It is well-known that nested documents penalise the read performance, and high load per node-replica aggravates this penalty in a lucene-based index.

On further analysis, we figured that the response times were high during peak load due to the following reasons:

  1. Joining nested documents with top-level documents during reads.
  2. Large index size, causing frequent Full Garbage Collection (GC) (every operational hour was a different document inside Elasticsearch, increasing the index size). This in turn increased the 99th percentile.
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Elasticsearch Heap Usage (every memory drop is due to full GC triggered)

The easiest solution was to add more nodes to the ES cluster. This is acceptable, but not the most efficient use of resources. So, we decided to attempt to optimise the index before adding nodes horizontally.

The goal was simple, remove the nested document — denormalise the operational hour.

In a nutshell, we expanded the operational hour range to time points (rounded down to the nearest 5 minutes) and encoded each time point to an integer. While querying, we encode the request time using the same encoding function and a simple term clause on the encoded operational hour field to rank the open restaurants higher than the closed ones.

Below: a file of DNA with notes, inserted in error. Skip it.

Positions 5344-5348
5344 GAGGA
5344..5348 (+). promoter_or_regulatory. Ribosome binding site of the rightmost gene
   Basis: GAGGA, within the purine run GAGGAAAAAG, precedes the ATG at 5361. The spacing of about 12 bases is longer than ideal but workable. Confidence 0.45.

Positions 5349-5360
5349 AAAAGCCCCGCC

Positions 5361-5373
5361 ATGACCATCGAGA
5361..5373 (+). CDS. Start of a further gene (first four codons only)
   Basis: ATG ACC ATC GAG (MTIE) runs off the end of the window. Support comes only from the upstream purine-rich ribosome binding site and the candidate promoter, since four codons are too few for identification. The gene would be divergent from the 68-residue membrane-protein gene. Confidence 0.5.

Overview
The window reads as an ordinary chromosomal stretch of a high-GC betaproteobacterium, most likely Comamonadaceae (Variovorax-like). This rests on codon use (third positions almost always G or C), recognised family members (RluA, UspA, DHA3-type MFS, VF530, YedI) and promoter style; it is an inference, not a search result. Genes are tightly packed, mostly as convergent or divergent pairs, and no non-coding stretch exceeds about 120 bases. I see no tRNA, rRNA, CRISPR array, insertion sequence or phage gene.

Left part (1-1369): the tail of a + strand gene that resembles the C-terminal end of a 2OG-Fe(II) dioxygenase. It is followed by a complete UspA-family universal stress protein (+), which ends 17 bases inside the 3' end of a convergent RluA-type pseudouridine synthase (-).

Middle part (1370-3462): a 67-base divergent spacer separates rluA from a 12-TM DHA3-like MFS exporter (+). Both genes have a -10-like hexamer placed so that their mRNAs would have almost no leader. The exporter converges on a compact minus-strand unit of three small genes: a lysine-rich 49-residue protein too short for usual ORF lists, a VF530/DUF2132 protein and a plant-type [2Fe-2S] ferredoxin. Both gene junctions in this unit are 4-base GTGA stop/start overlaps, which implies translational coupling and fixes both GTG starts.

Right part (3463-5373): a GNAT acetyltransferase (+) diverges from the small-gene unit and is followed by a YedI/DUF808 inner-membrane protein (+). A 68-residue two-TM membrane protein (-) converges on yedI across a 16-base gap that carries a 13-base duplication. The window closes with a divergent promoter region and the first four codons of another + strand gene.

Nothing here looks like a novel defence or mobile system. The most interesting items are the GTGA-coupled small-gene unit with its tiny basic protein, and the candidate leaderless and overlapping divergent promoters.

How it works

1. Encoding a single instance of time

We encoded a single point in time to a five letter integer where the first letter represents the day of the week, second and third letter represents the hour and the last two letters represent the minutes.

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Time encoding

2. Exploding the time range to encoded time points

Expanding an operational hour range to a list of encoded open times (rounding down each open time to the nearest 5 minutes window):

The above depicts that the restaurant is open during the following timings (rounded down to five minutes)

Monday 08:00, Monday 08:05, Monday 08:10 ............ Monday 10:00

which can then be encoded as


3. Modify index schema